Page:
• Store your information on the cloud: While production and sale are key functions of a supply chain, another vital aspect is managing vast amounts of information. This extends from the inception of product concept to the completion of a sale. Cloud storage offers agility, can scale quickly, can be constantly developed without disruptive or costly upgrades and is accessible from any part of the world at any time. While cyber-security is a key concern at this point in time, as technology evolves, we see this to be an issue that will be resolved through stringent governance procedure. The age of a mostly unregulated internet will come to an end.

iii. Ensure your technology is delivering on speed and efficiency

In this day and age, consumers are not willing to compromise on time, speed and efficiency.

  • Work from home increases efficiency: The pandemic and technology have transitioned the way in which we work, moving from physical offices to a hybrid model of online and physical. In addition to being able to carry out work during lockdowns, it has brought about other benefits such as speed, efficiency and productivity by reducing travel time, allowing folks to switch between meetings really quick.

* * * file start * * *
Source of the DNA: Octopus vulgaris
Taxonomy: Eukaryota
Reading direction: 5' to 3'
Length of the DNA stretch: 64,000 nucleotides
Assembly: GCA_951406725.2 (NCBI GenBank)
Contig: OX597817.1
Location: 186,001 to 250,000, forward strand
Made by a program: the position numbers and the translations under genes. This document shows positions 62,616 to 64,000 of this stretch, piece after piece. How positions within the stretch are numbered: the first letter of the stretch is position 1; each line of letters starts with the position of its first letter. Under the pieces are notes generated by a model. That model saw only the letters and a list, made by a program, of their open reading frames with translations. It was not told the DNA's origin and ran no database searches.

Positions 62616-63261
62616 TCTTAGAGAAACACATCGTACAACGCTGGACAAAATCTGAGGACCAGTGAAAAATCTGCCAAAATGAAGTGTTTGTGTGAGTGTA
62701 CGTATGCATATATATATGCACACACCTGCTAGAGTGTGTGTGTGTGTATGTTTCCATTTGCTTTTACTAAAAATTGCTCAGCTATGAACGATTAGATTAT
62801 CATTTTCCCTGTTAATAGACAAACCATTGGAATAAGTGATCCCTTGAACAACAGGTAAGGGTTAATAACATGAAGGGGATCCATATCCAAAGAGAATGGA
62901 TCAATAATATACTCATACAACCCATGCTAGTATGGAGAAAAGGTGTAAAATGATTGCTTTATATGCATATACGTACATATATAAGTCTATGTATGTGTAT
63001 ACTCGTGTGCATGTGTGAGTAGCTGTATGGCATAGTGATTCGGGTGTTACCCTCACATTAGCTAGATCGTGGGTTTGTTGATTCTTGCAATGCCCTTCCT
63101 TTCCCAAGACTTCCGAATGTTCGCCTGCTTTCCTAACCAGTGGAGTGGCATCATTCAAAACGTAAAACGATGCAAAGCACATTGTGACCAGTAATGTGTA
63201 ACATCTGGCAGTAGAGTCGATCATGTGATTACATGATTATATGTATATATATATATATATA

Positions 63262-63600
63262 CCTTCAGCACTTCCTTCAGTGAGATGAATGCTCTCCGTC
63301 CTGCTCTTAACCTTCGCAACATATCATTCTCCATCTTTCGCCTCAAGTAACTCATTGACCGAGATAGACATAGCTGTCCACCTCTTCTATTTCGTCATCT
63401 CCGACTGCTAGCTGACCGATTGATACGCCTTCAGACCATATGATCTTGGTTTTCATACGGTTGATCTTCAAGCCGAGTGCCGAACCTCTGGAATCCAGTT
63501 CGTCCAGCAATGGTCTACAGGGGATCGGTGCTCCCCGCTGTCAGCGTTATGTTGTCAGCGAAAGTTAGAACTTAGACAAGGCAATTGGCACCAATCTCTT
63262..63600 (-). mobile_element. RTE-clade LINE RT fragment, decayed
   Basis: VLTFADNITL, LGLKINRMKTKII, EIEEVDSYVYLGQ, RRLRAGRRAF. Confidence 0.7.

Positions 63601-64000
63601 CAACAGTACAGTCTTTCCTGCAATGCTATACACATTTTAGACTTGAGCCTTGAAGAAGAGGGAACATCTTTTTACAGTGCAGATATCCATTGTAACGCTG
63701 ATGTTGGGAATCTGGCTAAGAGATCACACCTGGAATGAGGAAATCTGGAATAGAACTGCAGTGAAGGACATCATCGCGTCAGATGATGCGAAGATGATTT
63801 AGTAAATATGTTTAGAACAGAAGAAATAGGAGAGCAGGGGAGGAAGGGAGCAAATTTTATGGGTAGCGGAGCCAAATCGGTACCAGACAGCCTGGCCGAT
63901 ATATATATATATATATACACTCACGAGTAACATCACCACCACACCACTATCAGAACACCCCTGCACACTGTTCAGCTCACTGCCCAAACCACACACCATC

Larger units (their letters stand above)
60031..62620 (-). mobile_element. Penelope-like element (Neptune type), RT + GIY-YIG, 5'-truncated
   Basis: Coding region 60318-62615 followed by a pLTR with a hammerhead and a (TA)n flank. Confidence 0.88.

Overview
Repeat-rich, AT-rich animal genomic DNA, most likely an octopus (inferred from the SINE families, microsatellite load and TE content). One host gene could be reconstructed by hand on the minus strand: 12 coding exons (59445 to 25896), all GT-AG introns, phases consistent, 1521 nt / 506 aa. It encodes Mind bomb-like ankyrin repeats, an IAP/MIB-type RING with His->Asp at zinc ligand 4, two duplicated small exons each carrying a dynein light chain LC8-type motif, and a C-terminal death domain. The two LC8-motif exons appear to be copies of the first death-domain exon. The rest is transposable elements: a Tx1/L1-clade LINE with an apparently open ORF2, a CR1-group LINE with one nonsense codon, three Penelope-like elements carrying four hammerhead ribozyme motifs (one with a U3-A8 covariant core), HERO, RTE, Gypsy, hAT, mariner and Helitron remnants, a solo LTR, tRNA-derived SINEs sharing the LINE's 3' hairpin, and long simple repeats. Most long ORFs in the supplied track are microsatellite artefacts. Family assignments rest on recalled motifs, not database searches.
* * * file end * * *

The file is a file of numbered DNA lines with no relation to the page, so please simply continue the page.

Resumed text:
• Automation for speed and efficiency: Manufacturing industries, which have been upended during the pandemic, will need to look for digital transformation along their supply chains and on the shop floor to implement automation and generate efficiencies as part of their recovery. Some of it may even involve making supply arrangements more disease-resistant by using technology to minimize the amount of hands-on contact involved. Some already prevalent technologies that support with speed include laser Technology for product finishing (Levis) and 3-D printers for prototyping (Spuni).

3.  Get on the green wagon
Sustainable businesses are outperforming rivals

Over the last decade, consumers have grown to be conscious of what they purchase – looking for environment-friendly, sustainable and ethically produced products. This has led to green investments becoming more mainstream. In fact, a conscious producer that is working towards accomplishing a bigger purpose is more likely to be favoured by the consumer.

i. Ensure product design and production process are sustainable

  • Zero plastic and Recyclable products: Consider environmental, social, and economic impacts from the initial phase through to the end of life. ~80% of the ecological impacts of a product are locked in at the design phase.